By Oliver M. Style

Since the start of the Iraq campaign almost four years ago, war doves and hawks have been able to agree on one thing relatively consistently: support the troops, irrespective of the controversy surrounding their mission. But the precipitation of events in the nation’s capital over the past few weeks—involving reports that injured soldiers were being housed in dilapidated medical facilities teeming with rats and cockroaches—is a deeply worrying indication that the type of “support” American military personnel can expect to receive after returning from combat is woefully inadequate.

On Feb. 18, Washington Post columnists Dana Priest, a UC Santa Cruz alumna and former City on a Hill Press editor, and Anne Hull published an article outlining several cases of neglect at the Walter Reed National Army Medical Center in Washington, DC. Their investigation focused primarily on Building 18—a former hotel building purchased by the hospital to house patients—which they described as rodent-infested, with stained carpets, cheap mattresses, and black mold.

Soldiers at the facility also reported a lack of heat and water, as well as security problems involving incursions by local drug dealers. Among those patients who had been subjected to Building 18’s deplorable conditions were troops who had lost limbs and suffered traumatic brain injuries or post-traumatic stress.

In a sign that the Post’s revelation of mistreatment at Walter Reed was true to its reporting, three top-ranking officials have so far lost their jobs. Major General George W. Weightman, the flagship hospital’s commander, was promptly fired from his position on Mar. 1, and the secretary of the U.S. Army, Francis J. Harvey, was forced to resign the following day. Lieutenant General Kevin Kiley, the U.S. Army’s surgeon general, also stepped down last Sunday, Mar. 11, but emphasized that his retirement would not be enough to address the military’s failure in leadership: “We are an Army Medical Department at war, supporting an Army at war—it shouldn’t be and it isn’t about one doctor.”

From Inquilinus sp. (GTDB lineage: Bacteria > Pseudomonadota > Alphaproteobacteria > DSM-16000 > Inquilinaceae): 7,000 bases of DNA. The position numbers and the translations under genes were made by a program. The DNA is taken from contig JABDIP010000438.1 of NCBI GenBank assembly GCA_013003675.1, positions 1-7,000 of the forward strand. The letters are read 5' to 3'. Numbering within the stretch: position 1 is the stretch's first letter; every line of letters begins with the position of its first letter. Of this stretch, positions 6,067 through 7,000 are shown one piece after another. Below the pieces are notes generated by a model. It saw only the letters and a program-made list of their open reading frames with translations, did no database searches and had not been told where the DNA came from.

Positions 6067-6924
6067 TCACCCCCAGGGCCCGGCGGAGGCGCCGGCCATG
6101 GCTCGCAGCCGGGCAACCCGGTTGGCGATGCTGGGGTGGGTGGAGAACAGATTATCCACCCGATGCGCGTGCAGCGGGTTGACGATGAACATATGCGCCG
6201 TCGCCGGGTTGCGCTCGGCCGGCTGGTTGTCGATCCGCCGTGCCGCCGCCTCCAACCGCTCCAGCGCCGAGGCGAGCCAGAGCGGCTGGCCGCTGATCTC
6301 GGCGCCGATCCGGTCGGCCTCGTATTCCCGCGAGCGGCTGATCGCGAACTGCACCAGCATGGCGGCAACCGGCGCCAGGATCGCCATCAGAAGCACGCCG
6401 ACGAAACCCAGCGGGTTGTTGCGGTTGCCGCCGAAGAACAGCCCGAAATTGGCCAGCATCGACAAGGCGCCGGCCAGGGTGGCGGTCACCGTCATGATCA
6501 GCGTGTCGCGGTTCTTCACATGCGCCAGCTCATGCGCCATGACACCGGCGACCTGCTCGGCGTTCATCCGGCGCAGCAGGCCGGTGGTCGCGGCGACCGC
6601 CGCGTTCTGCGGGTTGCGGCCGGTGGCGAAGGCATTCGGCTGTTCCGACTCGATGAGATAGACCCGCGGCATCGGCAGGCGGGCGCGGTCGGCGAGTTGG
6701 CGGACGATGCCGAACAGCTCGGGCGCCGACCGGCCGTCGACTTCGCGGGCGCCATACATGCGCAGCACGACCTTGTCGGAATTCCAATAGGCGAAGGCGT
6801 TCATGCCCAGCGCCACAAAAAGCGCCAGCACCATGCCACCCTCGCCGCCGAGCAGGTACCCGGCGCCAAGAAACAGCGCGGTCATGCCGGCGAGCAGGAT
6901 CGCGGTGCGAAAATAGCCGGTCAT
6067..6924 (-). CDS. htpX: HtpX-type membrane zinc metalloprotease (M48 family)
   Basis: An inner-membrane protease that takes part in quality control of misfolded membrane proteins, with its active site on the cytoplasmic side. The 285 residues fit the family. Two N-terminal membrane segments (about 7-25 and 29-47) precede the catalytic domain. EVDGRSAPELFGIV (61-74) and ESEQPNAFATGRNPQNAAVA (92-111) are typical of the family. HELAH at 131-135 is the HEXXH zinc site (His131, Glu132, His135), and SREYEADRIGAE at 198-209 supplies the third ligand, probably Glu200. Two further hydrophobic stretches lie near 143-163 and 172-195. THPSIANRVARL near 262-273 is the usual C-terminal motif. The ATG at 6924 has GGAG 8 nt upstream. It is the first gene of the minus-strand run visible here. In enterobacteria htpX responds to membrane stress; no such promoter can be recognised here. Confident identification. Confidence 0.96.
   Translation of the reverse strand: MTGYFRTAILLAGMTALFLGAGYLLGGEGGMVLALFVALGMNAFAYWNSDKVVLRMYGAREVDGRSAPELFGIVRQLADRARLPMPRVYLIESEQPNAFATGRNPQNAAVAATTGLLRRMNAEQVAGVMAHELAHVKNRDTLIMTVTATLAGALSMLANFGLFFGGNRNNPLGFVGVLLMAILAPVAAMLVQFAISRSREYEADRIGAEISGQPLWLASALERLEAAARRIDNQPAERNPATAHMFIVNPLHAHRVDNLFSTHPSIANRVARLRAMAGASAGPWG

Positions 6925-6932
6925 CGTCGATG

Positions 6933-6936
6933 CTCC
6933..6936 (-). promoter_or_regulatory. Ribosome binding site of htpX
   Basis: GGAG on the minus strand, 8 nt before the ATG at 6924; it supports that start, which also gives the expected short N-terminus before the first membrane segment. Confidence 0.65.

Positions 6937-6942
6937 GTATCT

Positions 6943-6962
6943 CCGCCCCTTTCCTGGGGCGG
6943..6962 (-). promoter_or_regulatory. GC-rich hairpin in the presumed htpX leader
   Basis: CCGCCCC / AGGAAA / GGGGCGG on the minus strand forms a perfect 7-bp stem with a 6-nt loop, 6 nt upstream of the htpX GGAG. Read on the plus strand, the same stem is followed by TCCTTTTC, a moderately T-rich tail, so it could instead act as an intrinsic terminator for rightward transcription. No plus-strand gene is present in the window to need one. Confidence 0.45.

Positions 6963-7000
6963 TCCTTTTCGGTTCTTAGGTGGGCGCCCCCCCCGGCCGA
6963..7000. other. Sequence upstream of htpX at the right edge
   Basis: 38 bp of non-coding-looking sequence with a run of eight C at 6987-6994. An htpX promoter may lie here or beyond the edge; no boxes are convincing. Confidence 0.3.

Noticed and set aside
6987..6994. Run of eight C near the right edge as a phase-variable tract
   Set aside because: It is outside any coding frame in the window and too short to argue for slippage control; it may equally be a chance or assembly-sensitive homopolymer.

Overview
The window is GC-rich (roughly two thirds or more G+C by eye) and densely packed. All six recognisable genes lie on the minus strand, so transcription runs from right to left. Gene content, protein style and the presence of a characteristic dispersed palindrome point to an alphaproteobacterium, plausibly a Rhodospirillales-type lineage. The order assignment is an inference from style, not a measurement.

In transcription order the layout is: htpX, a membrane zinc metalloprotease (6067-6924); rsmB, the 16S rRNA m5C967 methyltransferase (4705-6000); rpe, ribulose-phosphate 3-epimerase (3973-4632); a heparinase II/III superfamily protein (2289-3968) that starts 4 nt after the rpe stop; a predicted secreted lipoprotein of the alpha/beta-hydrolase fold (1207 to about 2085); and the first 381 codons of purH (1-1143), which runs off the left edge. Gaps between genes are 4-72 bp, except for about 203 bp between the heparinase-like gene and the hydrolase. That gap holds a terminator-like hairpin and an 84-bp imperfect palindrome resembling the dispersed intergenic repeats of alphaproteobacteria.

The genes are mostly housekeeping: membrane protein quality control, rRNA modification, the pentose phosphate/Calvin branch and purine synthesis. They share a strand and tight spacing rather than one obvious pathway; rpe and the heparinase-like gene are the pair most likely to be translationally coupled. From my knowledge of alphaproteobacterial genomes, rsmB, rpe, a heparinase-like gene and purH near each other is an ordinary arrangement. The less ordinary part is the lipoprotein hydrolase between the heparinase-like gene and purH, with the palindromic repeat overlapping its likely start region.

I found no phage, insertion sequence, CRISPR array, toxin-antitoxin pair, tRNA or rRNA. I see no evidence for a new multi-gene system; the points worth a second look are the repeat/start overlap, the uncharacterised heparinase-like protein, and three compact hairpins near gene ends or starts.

Far from quelling the firestorm, the political fallout from this single incident has potentially revealed something much more alarming: thousands of other wounded soldiers in other parts of the country are most likely receiving even worse care and attention.

Testimony from a House Oversight and Government Reform Committee hearing on Mar. 5 produced angry responses from politicians on Capitol Hill. Representative John Tierney (D-MA), who chaired the panel, believed the conditions at Walter Reed were merely “the tip of the iceberg,” and that the problems “go well beyond the walls” of the Army medical facility. Even before last Monday’s hearing, Senator Charles Schumer (D-NY) was able to surmise that, “If it’s this bad at the outpatient facilities at Walter Reed, how is it in the rest of the country?”

This scandal—and it is a scandal in the most sobering sense—must be handled swiftly and with the seriousness it requires. It would be all too easy for the government to put this investigation on cruise control while more wounded soldiers suffer needlessly. The fact that members of Congress have called for the creation of an independent bipartisan commission to examine conditions at all medical facilities treating military personnel and veterans should provide little comfort, especially considering President Bush’s proven tendency to ignore the advice of commissions, bipartisan or otherwise.

The young men and women of the U.S. Armed Forces who risk their lives on a daily basis in the Baghdads and Fallujas of the world—who went to war because their commander-in-chief falsely told them a maniac with WMDs had an itchy trigger finger and had to be dealt with—deserve our utmost gratitude for their remarkable sacrifices. And if those brave soldiers should become gravely ill or critically wounded during combat, it is the government’s responsibility to take care of them—for the rest of their lives if need be.

But when reports begin to surface describing the mistreatment of wounded soldiers by the military’s very own medical staff back in the United States, should that worry our politicians? Should the fact that severely incapacitated men and women are being housed in moldy, cockroach-infested hospital buildings after returning from tours of duty in Iraq and Afghanistan bother us? The answer is a resounding YES, and we should be disgusted that a situation like this was ever allowed to happen.